VAVA MOOV 14 Headphones Review – Versatile Solution
Headphones come in all shapes, sizes, and qualities, from cheap bargain bin junk to multi-hundred dollar masterpieces of sound engineering. For some, the difference between any two sets of headphones is imperceptible, or perhaps it just doesn’t matter to them. To others, every little feature and engineering nuance can be the make or break thing that sells them one set over another.
For my own gaming, I usually prefer over the ear headphones, but have also been known to use a pair of Skull Candy earbuds if I need something in a pinch, and I’ll usually opt for the smaller and more portable earbuds for almost any application outside of gaming as well. When VAVA offered me the chance to check out the MOOV 14 earbuds, I jumped at the opportunity to check out another set of in-ear headphones to see if they could stack up against my traditional gaming setup and work in my everyday life.
The first thing that struck me when opening the MOOV 14s (aside from the compact but firm carrying case they come with) is that the build quality is exceptional. I’m used to lower priced earbuds having a cheap feel, using rubber coatings and plastics, but the MOOV 14s are metal. The connector, microphone, and earbuds themselves are made from an aluminum alloy which already makes them feel more high-end than any old plastic in-ear headphones I may have lying around. They look really good in person too, never betraying the fact that they are only $26.
No, Your Other Left
Plugging them in for the first time, I was struck with a dilemma. After extensive searching, I couldn’t find any markings indicating which earbud is right and which is left. I assumed it was the same as other headphones I have (mic on the left side) but actually ended up being wrong, which now makes these the most frustratingly confusing set of headphones I own. I have to retrain my brain to remember that the MOOV 14s have the mic on the right side, not the left. Without even subtle markings, it’s a 50-50 shot on someone getting it right the first time (unless you’ve read this fantastic review which of course instructs you on which is which).
The headphones come with additional earbud tips for various sized ears, but I found that the default ones fit me very comfortably, doing a great job at blocking out most every sound as they sealed up my ear canals. Changing these out will help most people to find a decent fit, and they can conveniently be stored within the carrying case that comes with the MOOV 14s.
If you are looking for a flat response in your headphones, these are not it. I found the MOOV 14s to be heavier on the bass end, sometimes too much so if the original mix already had an exceptionally booming bass frequency. Highs are clear and crisp, but occasionally can be muddied out by bass frequencies overpowering them. It’s not necessarily a bad EQ curve, but be aware that audio will be colored when it comes through the MOOV 14s. I preferred them for spoken word or gameplay audio, though music still sounds great through them.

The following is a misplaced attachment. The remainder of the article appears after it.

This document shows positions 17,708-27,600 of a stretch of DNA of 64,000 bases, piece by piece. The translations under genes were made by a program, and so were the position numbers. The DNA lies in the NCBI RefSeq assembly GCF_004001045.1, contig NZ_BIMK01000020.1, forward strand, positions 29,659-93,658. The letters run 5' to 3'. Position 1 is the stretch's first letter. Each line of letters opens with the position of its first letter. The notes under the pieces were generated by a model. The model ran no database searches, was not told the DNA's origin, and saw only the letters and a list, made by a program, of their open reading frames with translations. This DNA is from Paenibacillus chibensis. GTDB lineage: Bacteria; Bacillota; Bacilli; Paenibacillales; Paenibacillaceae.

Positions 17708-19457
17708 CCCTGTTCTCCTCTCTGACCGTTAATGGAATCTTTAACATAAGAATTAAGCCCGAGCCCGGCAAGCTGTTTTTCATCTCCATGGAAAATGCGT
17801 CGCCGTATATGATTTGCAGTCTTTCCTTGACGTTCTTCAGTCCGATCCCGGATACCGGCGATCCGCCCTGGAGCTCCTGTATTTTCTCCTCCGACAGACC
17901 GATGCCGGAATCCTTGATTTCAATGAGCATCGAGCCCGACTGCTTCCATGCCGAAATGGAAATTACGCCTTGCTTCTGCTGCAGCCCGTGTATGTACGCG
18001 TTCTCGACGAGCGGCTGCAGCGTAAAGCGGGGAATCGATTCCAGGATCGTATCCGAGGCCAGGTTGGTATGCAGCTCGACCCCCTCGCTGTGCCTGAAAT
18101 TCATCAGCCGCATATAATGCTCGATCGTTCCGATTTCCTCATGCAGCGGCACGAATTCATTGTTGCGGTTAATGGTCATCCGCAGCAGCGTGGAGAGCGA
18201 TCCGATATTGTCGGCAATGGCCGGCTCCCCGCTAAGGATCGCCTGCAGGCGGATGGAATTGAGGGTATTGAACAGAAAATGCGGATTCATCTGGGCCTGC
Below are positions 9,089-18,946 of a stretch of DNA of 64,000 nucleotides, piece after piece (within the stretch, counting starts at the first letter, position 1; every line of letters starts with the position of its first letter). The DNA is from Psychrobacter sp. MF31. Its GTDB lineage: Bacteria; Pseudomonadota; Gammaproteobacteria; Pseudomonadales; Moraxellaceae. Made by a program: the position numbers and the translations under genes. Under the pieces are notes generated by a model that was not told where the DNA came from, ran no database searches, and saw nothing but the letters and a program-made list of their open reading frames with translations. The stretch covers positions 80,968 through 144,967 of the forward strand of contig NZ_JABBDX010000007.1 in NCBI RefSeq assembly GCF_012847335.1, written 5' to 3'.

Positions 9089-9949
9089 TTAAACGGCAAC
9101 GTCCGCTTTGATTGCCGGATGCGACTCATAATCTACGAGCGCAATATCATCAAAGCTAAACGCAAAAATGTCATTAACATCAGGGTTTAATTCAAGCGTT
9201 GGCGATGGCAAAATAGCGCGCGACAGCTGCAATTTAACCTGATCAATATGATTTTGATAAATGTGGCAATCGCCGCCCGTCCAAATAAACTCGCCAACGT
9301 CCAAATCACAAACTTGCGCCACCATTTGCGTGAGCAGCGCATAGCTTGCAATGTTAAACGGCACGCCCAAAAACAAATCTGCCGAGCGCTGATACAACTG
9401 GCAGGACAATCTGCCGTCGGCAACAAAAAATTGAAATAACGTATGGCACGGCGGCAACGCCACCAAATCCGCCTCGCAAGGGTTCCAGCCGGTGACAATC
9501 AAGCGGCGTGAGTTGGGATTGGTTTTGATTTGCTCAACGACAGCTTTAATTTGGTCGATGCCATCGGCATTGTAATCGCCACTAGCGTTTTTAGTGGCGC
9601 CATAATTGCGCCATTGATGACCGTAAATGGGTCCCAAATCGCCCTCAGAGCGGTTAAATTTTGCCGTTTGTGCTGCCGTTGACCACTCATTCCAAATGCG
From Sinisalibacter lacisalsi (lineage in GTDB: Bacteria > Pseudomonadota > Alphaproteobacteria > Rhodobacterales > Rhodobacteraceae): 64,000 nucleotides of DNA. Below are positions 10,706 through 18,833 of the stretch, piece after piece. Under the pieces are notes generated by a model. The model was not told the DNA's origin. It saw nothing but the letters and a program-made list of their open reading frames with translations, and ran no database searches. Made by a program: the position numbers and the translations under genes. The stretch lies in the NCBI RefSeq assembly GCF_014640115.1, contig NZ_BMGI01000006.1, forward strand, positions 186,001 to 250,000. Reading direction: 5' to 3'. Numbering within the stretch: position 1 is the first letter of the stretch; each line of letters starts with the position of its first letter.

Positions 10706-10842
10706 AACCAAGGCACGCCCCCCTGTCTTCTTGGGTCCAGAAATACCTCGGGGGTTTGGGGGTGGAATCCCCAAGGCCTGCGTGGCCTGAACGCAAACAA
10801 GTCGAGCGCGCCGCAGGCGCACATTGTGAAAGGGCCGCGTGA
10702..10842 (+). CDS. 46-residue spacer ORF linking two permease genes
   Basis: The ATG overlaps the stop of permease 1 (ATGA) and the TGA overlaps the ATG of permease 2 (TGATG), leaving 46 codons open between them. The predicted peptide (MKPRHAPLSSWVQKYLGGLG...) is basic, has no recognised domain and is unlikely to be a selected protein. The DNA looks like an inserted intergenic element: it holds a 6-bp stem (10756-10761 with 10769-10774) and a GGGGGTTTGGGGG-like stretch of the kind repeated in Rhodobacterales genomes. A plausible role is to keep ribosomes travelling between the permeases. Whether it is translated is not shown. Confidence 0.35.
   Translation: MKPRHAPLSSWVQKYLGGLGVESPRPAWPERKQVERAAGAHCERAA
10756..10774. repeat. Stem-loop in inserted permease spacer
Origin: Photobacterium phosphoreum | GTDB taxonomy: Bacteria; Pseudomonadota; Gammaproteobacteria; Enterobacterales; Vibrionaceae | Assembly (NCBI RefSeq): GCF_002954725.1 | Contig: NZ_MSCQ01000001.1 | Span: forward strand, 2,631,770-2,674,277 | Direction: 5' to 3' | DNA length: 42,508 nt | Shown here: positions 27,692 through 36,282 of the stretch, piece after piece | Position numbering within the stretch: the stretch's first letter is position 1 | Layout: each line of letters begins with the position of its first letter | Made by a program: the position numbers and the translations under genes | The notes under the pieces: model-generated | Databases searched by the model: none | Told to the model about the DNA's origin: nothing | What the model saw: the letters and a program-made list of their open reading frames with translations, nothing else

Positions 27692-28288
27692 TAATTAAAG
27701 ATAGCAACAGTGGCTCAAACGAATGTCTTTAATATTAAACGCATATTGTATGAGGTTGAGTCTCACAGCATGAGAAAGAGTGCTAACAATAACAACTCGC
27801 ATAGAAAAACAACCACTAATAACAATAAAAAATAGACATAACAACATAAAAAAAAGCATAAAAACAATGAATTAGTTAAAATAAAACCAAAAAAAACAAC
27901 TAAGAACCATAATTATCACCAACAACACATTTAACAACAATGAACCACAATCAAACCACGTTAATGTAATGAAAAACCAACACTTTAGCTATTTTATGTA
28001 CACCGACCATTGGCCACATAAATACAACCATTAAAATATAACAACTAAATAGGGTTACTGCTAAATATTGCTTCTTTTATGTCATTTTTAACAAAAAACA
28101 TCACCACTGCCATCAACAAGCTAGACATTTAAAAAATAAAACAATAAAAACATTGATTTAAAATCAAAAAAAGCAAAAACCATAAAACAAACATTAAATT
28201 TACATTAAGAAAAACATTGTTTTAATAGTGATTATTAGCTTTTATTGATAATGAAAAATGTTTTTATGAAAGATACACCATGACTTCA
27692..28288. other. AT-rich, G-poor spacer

I also discovered that they are tuned very loud. Compared to any other set of headphones I have, when changing out headphones and keeping the source at the same volume level, the MOOV 14s were deafening and I would have to pull back on my levels. It was quite the surprise the first time I plugged it into my DualShock 4. I have the headphone output volume of the DualShock 4 set almost to max for my other headphones, but after my ears were blown out by whatever game I was playing, I had to lower it to about half for the Moov 14s. Again, not a bad thing, but something to keep in mind. I did find that the volume is so high on these, that rather than be inhibited by self regulation or a limiter, the headphones do start to crackle mildly at extremely high volumes. These are the kinds of volumes humans shouldn’t be listening at, so it won’t really matter, but I feel like the volume curve could have been lower in the first place to limit listeners from ever pushing them to that limit.
Eerily impressive is the 3D sound, which works great for both VR and flat screen games that have an impeccable sound mix. Yonder: The Cloud Catcher Chronicles was my test subject as the audio design is fundamentally three dimensional (interview with the sound designer for Yonder coming soon!) The headphones seemed to accurately recreate the audio in forward and backward space, as opposed to just a mix of left and right. It adds a layer of depth to my games that I just don’t get with those old plastic Skull Candy buds.
The versatility of the VAVA Moov 14s is where I found the most enjoyment. As easy as they are to use for gaming on the PS4, they can just as easily be would up and tossed in their case to pull out on a long flight, listening to music on my phone, or using them as a hands free headset. They are sturdy, yet inexpensive, so I am not worried about tossing them into a backpack, taking them on trips or out and about, unlike other more expensive headphones. They don’t functionally differ from other similar earbuds, but the look, feel, and sound quality have come together to make these my go-to headphones when I reach for a pair.
VAVA MOOV 14 Headphones were provided by the product manufacturer for review. For more information, please read our Review Policy.